The Rules of Tennis will be changing in 2014 to allow the use of ‘smart’ equipment during competition, and to permit access to the information generated by that equipment at times when coaching is allowed.
What is Player Analysis Technology?
Technological advances have facilitated the development of a new class of equipment that allows detailed information about players’ performances to be gathered and displayed in real time. This equipment is collectively known as ‘Player Analysis Technology’ (‘PAT’). PAT includes items that the player wears (such as heart-rate monitors) or carries onto court (the racket), as well as devices located remotely around the court (player tracking systems).
PAT includes any equipment that has the potential to record, store, transmit, analyse or communicate player performance information in real time during a match, and is sub-divided into three groups:
1. Integrated Equipment. Equipment which is carried or worn by players on court. This includes clothing – commonly referred to as ‘wearables’ (items that would otherwise be classed as clothing, e.g. Google Glass); tennis-specific equipment (e.g. rackets); and non-tennis-specific equipment (e.g. heart rate monitors, activity monitors).
2. Remote Equipment. Any device that is not carried or worn by the player (e.g. camera-based player tracking systems).
3. Auxiliary Equipment. Equipment which does not record player performance information, but may perform any of the other functions of PAT, such as tablets and mobile telephones and software operating on those devices.
PAT products typically use sensors such as accelerometers, gyroscopes, cameras and electrodes, which measure force, movement and physiological information. These allow a broad range of information to be gathered relating to the player, the stroke and the ball.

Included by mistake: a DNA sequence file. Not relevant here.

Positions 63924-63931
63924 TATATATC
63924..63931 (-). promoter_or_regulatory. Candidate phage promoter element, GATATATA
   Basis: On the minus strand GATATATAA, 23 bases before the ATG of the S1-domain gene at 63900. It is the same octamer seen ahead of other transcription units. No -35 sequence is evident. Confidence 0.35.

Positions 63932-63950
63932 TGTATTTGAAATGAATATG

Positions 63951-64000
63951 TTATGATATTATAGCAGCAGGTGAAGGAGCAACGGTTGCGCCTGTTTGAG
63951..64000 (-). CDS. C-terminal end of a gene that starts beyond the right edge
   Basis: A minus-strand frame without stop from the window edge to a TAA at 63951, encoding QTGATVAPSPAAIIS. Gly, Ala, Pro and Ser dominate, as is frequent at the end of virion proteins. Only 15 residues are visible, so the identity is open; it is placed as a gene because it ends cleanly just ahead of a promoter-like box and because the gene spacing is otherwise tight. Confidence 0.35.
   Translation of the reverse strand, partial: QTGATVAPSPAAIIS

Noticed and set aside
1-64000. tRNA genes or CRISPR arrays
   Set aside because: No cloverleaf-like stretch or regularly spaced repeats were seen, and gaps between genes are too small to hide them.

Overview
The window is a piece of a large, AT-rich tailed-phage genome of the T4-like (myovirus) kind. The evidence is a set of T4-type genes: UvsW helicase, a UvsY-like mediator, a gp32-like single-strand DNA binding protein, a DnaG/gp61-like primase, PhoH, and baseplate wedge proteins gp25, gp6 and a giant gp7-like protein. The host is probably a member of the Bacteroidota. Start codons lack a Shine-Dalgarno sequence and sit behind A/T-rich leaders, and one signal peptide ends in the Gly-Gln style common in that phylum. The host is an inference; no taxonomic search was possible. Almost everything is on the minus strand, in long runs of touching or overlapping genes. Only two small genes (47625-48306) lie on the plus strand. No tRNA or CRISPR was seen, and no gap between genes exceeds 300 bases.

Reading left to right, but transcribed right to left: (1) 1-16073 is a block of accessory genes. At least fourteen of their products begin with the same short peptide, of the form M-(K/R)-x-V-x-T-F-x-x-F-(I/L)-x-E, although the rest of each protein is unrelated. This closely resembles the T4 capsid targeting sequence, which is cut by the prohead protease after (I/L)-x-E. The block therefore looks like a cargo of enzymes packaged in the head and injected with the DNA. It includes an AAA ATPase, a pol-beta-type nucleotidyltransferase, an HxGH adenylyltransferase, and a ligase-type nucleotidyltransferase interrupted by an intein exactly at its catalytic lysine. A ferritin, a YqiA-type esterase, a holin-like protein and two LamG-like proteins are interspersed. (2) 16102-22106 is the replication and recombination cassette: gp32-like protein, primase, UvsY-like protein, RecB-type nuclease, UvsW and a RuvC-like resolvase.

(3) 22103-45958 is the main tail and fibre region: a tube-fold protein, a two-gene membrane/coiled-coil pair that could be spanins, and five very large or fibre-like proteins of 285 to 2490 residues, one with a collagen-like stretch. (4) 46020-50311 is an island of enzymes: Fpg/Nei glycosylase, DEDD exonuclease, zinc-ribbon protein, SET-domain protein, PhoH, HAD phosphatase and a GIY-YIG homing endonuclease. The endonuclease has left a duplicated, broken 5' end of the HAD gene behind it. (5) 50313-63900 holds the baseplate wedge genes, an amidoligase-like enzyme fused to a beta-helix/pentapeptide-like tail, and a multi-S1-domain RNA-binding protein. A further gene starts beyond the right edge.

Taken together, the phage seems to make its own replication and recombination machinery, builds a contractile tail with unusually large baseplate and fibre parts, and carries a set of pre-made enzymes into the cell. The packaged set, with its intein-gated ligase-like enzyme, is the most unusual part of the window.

What are the rule changes?
In order to ensure that only products that do not threaten the nature of the game can be used during competition, and that all types of PAT are subject to the same regulations, the ITF Rules of Tennis will change from 1 January 2014, such that:
1. PAT devices will be permitted for use during competition played under the Rules of Tennis, subject to prior approval by the ITF.
2. There shall be no access to the information that PAT devices generate during a match by a player, except when play is suspended and when coaching is permitted. The information generated by PAT (and access to that information) will be treated in the same way as any other coaching information, so that the prohibition of coaching during a match is protected.
The rule changes comprise three core parts:
1. New Rule 31. This permits the use of PAT during competition, and requires that all PAT is Approved by the ITF prior to such use. Only Approved PAT may be used during competition, even if it is not activated while being used.
2. New Appendix III. This defines PAT and restricts its use to that in accordance with Rule 30 (Coaching): that the information generated by PAT during a match cannot be accessed by a player until the match is completed, except when play is suspended and when coaching is permitted.
3. Associated changes to Appendix II (The Racket) and Rule 30 (Coaching).
Who is affected by the rule changes?
Permission to use PAT during competition will affect several groups, who will need to know the following information:
- Players. Which PAT devices have been ITF Approved and so are permitted for use. What information is generated by PAT and when they can access it.
- Coaches. What information will be accessible to them and when can it be communicated to the player.
- Officials. Which PAT devices are approved and how the new rule will be enforced.
- Equipment manufacturers. What the restrictions are on what PAT can do in order to be Approved and used during competition.
- Fans and the media. What information could be made available to them (and how). Which players will be using PAT.
Players, coaches and officials should refer to the list of ITF-Approved products together with the new rule.
PAT manufacturers should refer to the approval process.
In summary, players may use ITF Approved PAT during competition, but any coaching information that is generated by PAT during a match cannot be accessed by a player during that match except when play is suspended and when coaching is permitted.